In an article that appeared in the May 5 issue of Haaretz, Israel’s preeminent English language newspaper, the well-respected columnist Chemi Shalev pointed to the irony of Israel’s most recent coalition-building crisis. By withdrawing at the very last moment from Prime Minister Netanyahu’s emerging coalition, Avigdor Lieberman, head of the Yisrael Beiteinu party, had gifted the Israeli left, who reviles him, with an unintentionally sweet gift: schadenfreude.
Without Yisrael Beiteinu’s participation in the coalition, Prime Minister Netanyahu was left (and this is indeed the way the new government was formed) with a mere sixty-one seats in the Knesset, the smallest possible Knesset majority and a government so unstable that it is virtually assured of collapsing. Lieberman didn’t kill Netanyahu’s chances outright. He didn’t have quite enough seats to do that. Rather, he left him to twist in the wind, subject to every extortionist whim and fancy of his ever-so-right-wing coalition partners. For someone like Prime Minister Netanyahu, who, for reasons still unfathomable, called for early elections to give him a more stable government, this has to be the most bitter setback of his career. Without a doubt, that is exactly what Avigdor Lieberman was trying to accomplish, and he certainly did it with flair.
For Israel and her citizens, this is just the latest reason to be cynical, and to despair over the sorry state of her electoral politics. The only people that I can imagine being happy with what has happened are the ultra-Orthodox parties in the coalition, because there is no way that Netanyahu can say no to their requests, however excessive. His government will fall if he does. From the standpoint of leverage, they are in a most enviable position, to be sure.
Imagine, though, what this kind of government says, what kind of message it projects, to those sectors of the Israeli population (the majority!) for whom the idea of shivyon banetel, sharing the societal burden, is important.
At a time when the gap between the haves and the have-nots in Israel is gaping, and Israel is struggling with its own racial biases as evidenced by the recent rioting of her Ethiopian citizens, the Prime Minister will have no choice but to resort to some very unpopular maneuvering. He will need to raid the education budget to provide ever-increasing funding to Haredi yeshivot, and eliminate or severely curtail other social service items in the budget to restore handouts to very large Haredi families whose children will never serve in the army. None of this is going to go over well with the majority of Israel’s population. With the very clear and present dangers that Israel faces on virtually every border, the formation of this government is almost an act of contempt for Israel’s citizens.
But what about for us on this side of the ocean?
“Us” is a problematic term, because it implies that there is an “us”: that we of the Jewish community in America are a solid block, of one mind when it comes to Israel. Clearly, we are not. Though largely united in our concern for Israel’s security and wellbeing, we have different perspectives on what is good for Israel and what is not, and on how her policies might impact us and our interests.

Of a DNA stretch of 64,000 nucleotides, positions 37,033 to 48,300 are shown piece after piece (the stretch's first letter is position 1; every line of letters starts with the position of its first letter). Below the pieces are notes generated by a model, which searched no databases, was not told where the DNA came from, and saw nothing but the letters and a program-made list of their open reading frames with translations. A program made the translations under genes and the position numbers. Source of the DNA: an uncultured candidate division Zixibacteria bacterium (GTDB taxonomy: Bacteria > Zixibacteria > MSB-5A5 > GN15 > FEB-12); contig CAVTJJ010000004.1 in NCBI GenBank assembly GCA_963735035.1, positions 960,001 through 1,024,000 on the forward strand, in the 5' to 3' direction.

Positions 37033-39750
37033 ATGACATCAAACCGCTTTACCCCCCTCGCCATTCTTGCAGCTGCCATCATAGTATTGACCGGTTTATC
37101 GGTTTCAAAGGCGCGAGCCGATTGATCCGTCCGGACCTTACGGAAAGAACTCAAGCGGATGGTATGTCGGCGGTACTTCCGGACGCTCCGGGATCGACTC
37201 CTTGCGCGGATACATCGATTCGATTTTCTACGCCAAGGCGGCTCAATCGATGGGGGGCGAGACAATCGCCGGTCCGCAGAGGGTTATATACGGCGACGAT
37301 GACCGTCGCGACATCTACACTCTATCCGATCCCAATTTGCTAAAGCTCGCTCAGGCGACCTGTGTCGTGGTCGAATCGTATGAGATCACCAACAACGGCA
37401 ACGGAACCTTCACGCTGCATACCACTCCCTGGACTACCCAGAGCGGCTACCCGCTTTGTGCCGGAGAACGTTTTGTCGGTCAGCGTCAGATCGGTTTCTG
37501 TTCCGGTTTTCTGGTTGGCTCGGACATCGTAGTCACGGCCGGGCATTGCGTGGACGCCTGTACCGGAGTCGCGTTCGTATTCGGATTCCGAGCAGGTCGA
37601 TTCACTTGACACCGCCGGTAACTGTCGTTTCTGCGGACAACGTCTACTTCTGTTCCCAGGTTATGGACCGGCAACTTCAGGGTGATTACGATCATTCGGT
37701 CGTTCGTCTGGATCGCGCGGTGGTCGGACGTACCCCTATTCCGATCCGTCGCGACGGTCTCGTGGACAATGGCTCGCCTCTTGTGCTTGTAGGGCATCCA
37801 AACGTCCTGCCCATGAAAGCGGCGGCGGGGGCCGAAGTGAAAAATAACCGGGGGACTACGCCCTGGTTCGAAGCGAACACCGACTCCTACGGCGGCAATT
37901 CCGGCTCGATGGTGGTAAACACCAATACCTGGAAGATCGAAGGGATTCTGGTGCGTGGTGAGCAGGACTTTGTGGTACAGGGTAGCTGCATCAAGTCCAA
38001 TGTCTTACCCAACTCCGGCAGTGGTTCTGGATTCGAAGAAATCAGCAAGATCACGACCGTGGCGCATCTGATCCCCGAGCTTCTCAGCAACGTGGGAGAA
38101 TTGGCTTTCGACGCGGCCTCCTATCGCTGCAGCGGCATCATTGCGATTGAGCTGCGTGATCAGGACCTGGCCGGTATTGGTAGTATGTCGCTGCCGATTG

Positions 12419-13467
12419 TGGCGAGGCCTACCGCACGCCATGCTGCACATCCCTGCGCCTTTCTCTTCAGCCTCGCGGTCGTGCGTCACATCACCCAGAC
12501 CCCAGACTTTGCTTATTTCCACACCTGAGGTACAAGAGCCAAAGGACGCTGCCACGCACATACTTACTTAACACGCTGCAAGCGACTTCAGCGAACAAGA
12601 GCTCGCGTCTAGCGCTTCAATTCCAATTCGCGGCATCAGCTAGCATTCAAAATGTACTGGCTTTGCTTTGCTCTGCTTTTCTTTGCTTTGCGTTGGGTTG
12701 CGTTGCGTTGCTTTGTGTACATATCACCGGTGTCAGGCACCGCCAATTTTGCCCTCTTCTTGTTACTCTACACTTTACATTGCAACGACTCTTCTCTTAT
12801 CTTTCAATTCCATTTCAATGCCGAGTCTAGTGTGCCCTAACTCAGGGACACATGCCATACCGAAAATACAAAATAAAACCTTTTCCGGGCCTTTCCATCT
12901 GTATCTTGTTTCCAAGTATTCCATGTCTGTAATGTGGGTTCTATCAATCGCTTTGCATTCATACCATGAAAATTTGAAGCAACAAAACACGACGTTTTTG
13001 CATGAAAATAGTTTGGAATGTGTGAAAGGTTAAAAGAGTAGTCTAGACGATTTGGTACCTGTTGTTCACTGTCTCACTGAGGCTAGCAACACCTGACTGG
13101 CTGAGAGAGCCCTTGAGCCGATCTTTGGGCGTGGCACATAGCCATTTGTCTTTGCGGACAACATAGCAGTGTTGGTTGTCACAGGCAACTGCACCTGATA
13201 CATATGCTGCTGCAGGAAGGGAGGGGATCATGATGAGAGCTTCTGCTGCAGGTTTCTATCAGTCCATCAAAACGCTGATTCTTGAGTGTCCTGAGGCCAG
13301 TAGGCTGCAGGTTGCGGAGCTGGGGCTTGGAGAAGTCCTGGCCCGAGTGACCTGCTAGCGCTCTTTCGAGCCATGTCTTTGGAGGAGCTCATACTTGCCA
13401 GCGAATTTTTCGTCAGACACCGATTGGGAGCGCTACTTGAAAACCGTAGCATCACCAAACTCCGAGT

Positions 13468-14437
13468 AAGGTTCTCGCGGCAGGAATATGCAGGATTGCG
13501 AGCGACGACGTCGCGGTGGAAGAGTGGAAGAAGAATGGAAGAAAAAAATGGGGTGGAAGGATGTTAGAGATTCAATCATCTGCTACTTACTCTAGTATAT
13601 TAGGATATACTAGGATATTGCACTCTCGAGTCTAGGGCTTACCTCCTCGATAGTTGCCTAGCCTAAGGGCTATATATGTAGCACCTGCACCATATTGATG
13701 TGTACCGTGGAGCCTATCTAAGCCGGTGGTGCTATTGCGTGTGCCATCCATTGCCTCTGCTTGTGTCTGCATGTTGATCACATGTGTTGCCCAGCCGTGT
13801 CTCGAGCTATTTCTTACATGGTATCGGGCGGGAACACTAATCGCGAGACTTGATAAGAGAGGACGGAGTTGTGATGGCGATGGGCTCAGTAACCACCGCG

Whatever negative signals the cobbling together of a narrow, right-wing government dominated by nationalists and ultra-Orthodox parties will send to the average Israeli, it must be clear that, as regards non-Orthodox Jews both in Israel and the Diaspora, our concerns (along with whatever progress was made during the past few years to address those concerns) are officially yesterday’s news. With Shas slated to control the Religious Affairs ministry, Israel will be reverting back to its worst instincts as regards the role of religion in the life of the average Israeli.
It has always served Prime Minister Netanyahu’s interests to have the ultra-Orthodox parties in his coalition. As long as they got funding for their Yeshivot and other social programs, and were allowed to inflict their own rigid and inflexible views of Jewish law on marriage, divorce and conversion on all Israelis, the Haredi parties tended to stay out of Netanyahu’s foreign policy decisions. The reason why there was progress on issues like Women of the Wall and prayer space for non-Orthodox Jews at the Kotel was that the Haredim had been excluded from the last government … much to the Prime Minister’s dismay. Without them fighting progress at every turn, serious work was done to address long-festering discontents.
But now, at least for the immediate present, the government of Israel appears to be regressing. Along with so many of Israel’s citizens who will feel disenfranchised by a government that does not represent their interests, we, too, will feel very much left out in the cold. This is a government that has been constituted solely for the reason of facilitating Prime Minister Netanyahu’s continued service as Prime Minister. It is hard, if not impossible, to see it as being in any way designed to serve the long-term interest of the State of Israel as a whole, and certainly not to improve the relationship between Israel and the United States, or American Jewry.
The left-of-center parties in Israel may be experiencing schadenfreude because of Prime Minister Netanyahu’s unhappy situation, and I can’t really blame them. But I can’t bring myself to feel anything other than sadness as I survey the current goings-on. This rabbi’s world will be made much more difficult because of it.
Rabbi Gerald C. Skolnik is the spiritual leader of the Forest Hills Jewish Center in Queens.